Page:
Between finding audiences and moving people: AFAC Film Week raises discussion

Angie Balata, Tuesday 28 Apr 2015

As part of the AFAC Film Week, which finished in Cairo last week, two panel discussions raise issues of local distribution, digital alternatives, social justice, and how films can create change

Rima El-Mismar represents AFAC at Zawya (photo: courtesy of AFAC)

The AFAC Film Week, launched last year in Beirut, with a second edition completed in Cairo last week, is an attempt to bridge the gapbetween films and the general lack of visibility for the local audiences.

According to Rima Mismar, AFAC’s film programme manager, the initiative isn’t presented as a solution, but rather, a ‘traveling exhibition’ that will visit different countries every year, to showcase some of the AFAC-supported films.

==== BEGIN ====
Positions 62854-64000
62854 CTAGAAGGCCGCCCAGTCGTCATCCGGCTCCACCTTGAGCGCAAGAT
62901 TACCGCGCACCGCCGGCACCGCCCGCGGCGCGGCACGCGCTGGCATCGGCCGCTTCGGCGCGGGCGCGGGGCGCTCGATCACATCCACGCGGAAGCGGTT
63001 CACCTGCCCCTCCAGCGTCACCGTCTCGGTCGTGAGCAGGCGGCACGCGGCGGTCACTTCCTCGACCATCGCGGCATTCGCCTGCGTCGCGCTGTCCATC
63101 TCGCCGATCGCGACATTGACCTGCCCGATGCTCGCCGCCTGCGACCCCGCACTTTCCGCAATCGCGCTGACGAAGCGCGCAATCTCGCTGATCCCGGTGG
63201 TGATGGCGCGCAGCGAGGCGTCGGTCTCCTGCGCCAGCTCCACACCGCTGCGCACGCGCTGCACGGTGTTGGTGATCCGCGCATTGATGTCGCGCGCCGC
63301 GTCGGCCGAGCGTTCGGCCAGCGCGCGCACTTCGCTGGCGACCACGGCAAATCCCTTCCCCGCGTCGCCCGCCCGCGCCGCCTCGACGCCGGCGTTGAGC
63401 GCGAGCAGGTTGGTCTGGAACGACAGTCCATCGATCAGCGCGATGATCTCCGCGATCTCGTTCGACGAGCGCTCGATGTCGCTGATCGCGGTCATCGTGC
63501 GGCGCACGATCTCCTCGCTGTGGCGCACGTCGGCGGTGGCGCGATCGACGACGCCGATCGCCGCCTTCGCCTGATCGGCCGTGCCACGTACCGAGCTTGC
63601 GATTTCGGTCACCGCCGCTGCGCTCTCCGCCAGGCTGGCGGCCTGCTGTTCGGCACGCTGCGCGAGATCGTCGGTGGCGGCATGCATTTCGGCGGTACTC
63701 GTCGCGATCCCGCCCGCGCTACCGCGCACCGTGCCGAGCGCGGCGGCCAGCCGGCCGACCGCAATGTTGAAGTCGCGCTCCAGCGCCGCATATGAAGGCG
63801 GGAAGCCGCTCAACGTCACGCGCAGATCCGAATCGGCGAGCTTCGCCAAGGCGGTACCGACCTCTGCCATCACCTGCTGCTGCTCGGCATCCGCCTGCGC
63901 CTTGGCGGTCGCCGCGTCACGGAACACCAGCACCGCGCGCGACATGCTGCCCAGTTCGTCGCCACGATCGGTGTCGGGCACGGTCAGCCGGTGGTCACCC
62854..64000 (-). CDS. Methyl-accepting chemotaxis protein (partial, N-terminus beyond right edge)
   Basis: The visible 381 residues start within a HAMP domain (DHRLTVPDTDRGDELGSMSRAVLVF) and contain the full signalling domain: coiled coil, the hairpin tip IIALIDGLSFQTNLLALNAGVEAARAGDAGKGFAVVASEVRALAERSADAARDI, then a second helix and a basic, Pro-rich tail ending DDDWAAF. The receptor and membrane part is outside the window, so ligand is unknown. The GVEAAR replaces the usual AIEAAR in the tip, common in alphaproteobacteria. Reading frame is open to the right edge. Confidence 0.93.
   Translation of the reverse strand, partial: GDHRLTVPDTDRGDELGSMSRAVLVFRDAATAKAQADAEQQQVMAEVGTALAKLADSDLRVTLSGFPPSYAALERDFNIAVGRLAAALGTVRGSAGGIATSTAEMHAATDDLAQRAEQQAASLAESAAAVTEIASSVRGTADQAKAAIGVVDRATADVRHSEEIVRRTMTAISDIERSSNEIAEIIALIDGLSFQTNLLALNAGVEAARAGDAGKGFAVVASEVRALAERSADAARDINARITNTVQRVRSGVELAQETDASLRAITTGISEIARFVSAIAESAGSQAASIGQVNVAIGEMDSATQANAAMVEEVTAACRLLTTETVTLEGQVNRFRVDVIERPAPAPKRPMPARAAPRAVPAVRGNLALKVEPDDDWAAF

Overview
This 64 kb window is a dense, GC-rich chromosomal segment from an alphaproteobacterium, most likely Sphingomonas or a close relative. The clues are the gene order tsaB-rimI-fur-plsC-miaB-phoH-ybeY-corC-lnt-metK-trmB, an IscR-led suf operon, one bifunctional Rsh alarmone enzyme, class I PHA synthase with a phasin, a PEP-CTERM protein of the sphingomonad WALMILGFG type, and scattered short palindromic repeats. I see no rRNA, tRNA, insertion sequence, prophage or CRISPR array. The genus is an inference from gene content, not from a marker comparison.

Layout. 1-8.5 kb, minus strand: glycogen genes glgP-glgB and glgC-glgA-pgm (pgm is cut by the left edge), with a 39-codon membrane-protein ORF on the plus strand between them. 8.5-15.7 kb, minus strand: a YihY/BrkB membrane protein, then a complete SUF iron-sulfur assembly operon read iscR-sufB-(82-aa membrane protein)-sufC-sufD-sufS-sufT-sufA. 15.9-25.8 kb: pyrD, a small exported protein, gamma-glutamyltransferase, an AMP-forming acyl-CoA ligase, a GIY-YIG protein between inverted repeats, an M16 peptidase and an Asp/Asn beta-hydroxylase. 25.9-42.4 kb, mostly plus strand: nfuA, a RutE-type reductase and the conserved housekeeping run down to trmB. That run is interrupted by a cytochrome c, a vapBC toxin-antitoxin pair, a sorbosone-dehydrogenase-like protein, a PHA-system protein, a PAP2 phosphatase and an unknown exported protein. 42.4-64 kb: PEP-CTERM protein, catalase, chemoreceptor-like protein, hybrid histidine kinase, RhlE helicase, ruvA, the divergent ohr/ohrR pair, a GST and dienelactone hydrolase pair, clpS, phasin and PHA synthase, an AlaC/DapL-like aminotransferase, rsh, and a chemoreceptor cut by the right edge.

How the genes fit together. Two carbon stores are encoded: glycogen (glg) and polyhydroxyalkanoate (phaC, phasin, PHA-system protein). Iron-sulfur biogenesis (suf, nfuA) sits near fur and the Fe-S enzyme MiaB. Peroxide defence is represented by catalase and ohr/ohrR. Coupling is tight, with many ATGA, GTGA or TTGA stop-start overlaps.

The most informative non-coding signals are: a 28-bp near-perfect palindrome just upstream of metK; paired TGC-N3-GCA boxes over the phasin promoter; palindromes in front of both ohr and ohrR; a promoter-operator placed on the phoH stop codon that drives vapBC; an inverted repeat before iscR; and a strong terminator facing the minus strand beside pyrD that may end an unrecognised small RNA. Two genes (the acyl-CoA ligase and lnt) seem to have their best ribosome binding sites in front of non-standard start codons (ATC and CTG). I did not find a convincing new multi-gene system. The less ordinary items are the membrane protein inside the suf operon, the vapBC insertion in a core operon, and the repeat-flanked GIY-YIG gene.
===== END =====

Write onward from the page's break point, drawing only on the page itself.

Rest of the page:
From Shocking Statistics to Harsher Realities

“There are approximately 360 million people living in the Middle East and we have 980 theatre screens, which is less than in Poland. One third are in the UAE, one-third in Egypt, and the remaining one-third in the rest of the region,” said Khalid Abdalla, actor and co-founder of CineCima. “The healthy ratio of theatre screens to people is around 1/10,000 to 1/30,000. In the Arab world it is about 1/300,000.”

And with these gloomy statistics began the second of AFAC’s panels on Arab film distribution. Moderated by Rima Mismar, with four panelists that included Abdalla, Mohamed Shawky Hassan from the Network of Arab Arthouse Screens (NAAS), Youssef Shazli from Zawya and Diana El Jeiroudi, joining on Skype from DOX BOX.